Biometric data from wearable devices
Unlimited fields of data in NBA broadcasts could one day allow for fans to quantify the calm and pressure that players are experiencing on the court.
“You can be getting all kinds of different information about those players…it may be biometrics,” Silver said. “Like wearables is a hot area in sports right now. It may be fascinating to try to measure stress levels of players when they go to the line when they’re in a certain situation.”
For now, wearable devices may only be used in practices and not in NBA games, according to the collective bargaining agreement that went into effect this past offseason. But that could change. The NBA and players association “agree to continue to discuss in good faith the use of Wearables in games and the commercialization of data from Wearables,” according to the CBA.
Asked about how wearables fit into a content play in near future, Hellmuth confirmed, “We’re in discussions with our players association about players wearing devices.”
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The NBA has done R&D on in-game wearable devices. It announced in 2014 that the NBA Development League would become the first U.S. professional sports league to use wearable devices on players during regular season games. The devices — reportedly from Catapult Sports, STATSports and Zephyr — could generate individual player data on cardiovascular exertion, musculoskeletal intensity, fatigue, rate of acceleration and deceleration, number of jumps, and distance ran and direction.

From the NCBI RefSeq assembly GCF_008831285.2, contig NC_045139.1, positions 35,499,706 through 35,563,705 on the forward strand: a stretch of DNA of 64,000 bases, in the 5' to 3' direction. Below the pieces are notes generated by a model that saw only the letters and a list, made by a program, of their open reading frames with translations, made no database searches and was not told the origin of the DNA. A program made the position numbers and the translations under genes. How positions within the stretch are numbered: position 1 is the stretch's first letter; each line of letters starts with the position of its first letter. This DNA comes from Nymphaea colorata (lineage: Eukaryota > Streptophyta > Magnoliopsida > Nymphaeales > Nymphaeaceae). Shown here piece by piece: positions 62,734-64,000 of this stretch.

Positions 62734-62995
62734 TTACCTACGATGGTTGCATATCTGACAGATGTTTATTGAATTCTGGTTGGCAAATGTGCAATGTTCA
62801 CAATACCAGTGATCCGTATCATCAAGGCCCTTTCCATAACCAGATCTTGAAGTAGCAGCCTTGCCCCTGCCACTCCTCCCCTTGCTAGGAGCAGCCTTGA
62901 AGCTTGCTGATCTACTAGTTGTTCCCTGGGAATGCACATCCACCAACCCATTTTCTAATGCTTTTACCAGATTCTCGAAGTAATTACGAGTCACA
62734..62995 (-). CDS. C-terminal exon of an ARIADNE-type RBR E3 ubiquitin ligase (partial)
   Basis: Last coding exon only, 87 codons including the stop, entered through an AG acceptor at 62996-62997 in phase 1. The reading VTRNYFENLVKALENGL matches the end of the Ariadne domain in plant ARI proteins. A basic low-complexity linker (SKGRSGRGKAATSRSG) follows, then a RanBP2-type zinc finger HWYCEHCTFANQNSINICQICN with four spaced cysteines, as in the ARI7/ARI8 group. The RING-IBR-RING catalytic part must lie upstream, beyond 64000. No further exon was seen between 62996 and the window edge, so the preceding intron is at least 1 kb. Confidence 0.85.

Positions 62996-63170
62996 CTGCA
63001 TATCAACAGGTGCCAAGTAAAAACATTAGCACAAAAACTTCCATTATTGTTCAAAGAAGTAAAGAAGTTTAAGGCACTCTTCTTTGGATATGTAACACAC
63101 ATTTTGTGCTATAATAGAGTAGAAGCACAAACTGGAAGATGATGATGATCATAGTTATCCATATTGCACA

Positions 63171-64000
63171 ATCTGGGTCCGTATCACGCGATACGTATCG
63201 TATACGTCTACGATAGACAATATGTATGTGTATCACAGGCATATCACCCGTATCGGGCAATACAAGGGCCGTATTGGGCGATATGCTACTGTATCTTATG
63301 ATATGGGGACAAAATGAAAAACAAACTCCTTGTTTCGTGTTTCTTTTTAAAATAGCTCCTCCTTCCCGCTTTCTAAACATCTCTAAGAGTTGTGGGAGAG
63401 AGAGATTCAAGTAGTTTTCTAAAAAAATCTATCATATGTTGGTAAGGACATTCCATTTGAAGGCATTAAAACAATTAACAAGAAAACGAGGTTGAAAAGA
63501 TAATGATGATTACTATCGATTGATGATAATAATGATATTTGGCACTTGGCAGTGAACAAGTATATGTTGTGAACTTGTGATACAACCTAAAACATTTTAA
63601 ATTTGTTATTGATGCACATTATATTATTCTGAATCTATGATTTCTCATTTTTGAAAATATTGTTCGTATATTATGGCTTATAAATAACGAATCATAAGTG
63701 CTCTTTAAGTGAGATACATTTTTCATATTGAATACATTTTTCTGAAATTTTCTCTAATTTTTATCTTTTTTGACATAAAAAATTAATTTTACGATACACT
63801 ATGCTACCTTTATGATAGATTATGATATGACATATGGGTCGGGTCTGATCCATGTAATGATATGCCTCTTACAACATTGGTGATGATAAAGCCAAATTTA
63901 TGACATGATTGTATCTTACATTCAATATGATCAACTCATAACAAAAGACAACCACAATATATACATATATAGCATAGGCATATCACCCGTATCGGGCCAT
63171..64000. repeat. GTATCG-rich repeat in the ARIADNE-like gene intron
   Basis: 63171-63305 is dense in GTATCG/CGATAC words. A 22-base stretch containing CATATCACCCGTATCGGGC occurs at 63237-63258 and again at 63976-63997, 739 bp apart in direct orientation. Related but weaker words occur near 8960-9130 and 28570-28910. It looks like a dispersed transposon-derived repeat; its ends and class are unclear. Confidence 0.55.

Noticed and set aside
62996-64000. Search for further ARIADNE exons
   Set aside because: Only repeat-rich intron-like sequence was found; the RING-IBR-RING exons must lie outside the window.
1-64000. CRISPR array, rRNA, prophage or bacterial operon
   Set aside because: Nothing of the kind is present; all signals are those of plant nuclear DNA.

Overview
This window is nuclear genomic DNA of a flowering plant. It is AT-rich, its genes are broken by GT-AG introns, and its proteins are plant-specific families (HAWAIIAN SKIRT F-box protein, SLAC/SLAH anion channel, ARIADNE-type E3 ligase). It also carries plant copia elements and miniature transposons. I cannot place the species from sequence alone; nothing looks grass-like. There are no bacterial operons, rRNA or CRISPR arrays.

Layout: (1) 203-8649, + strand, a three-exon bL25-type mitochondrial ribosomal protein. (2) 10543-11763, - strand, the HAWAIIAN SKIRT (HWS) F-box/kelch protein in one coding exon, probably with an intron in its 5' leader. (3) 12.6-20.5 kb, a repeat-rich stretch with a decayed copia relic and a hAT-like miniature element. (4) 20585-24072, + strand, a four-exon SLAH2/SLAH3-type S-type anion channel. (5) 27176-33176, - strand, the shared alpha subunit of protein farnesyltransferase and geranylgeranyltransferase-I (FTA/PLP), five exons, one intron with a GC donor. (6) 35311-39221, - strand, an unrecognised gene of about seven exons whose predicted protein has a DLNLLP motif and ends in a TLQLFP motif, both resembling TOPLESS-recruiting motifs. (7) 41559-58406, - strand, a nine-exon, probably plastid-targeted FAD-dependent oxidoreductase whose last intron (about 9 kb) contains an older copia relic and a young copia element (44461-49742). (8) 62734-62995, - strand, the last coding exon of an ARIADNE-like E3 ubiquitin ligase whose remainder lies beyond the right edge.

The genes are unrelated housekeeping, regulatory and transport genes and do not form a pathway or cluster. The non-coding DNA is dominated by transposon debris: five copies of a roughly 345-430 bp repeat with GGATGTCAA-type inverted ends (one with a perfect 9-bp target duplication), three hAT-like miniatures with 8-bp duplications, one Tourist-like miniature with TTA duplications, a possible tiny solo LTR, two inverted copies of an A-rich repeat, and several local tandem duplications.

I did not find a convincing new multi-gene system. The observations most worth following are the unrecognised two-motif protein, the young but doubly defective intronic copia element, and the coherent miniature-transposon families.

At least two NBA players — Matthew Dellavedova and DeAndre Jordan — have admitted to ESPN that they sneaked their personal WHOOP straps onto their wrists during games. The devices measure strain, recovery and sleep. After WHOOP partnered with the NFLPA to provide football players with straps as well as the option to commercialize their health data, CEO Will Ahmed provided his vision of how the data might be used for storytelling in the NBA by using Michael Jordan’s flu game as an example.